Labels:
machine-learning secure-learning multi-party-computation

Description

Identifying heart failure patients at high risk using Multi-Party Computation.

Machine learning algorithms are widely used to improve health care, for example to identify risk factors for a disease. Results can be used for the development of new treatments. For training these algorithms, a lot of data are needed, often divided over different data sources. In practice, however, combining these data sources is both legally and technically challenging. When scientific researchers want to use personal retractable medical data for machine learning algorithms, this needs to be in line with the General Data Protection Regulation (GDPR). Local data can often be used for scientific research purposes, however it becomes challenging when data from different sources needs to be combined. This is because, first of all, the GDPR focuses on using as little data as possible, while machine learning thrives on large datasets. Secondly, consent from the patient is often needed, which is time-consuming and causes practical problems, for example because the hospital is no longer in contact with the patients. This is where Secure Multi-Party Computation (MPC) solutions come in. Although we do not use real patient’s data, the set-up of our MPC solution is inspired by the following real-life situation. In Rotterdam, there is a group of patients that both is insured by insurance company Zilveren Kruis and took part in a program by hospital Erasmus MC. On one side, Erasmus MC has data on the lifestyle of these patients, for example their exercising behaviour. On the other side, Zilveren Kruis has data on different attributes such as hospitalization days and health care usage outside the hospital. These datasets, once combined, could be used to train a prediction model that identifies high risk heart failure patients. However, concerns about privacy and consent (to name a few) mean that these parties cannot simply share their data to allow for a straightforward analysis. That is why, in 2018, TNO, together with Erasmus MC and Zilveren Kruis, started a pilot within the H2020 Project BigMedilytics to develop a secure algorithm to predict the number of hospitalization days for heart failure patients. Note that we only use synthetic (though realistic) data during this MPC demo. With this data, we use MPC to calculate the relation between the number of hospitalization days and possibly important factors such as lifestyle.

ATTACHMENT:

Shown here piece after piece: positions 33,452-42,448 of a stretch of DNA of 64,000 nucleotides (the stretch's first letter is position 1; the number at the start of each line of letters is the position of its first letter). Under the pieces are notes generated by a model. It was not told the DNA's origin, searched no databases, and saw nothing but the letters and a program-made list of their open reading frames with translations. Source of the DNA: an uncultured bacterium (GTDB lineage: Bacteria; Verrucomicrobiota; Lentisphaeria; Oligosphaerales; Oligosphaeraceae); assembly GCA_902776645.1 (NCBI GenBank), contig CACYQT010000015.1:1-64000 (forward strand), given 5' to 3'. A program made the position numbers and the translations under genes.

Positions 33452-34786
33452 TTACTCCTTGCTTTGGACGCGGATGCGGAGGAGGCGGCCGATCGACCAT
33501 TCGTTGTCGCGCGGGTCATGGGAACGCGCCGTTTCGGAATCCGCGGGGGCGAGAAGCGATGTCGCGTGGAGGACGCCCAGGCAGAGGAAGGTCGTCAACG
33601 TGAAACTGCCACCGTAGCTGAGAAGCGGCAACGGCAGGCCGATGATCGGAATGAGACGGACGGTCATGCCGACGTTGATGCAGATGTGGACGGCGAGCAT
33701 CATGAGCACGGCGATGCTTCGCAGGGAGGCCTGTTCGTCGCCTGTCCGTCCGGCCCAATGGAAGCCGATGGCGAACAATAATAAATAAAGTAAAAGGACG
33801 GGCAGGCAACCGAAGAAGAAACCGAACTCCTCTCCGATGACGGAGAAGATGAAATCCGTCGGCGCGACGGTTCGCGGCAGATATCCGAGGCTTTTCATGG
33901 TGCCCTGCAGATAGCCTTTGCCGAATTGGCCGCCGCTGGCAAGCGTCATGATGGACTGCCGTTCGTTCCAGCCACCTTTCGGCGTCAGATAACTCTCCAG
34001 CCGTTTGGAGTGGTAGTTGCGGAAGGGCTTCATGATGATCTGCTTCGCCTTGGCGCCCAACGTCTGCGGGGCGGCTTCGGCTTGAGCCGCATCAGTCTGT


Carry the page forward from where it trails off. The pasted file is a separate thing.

Contact

  • Alex Sangers, Project Manager, TNO, e-mail: alex.sangers@tno.nl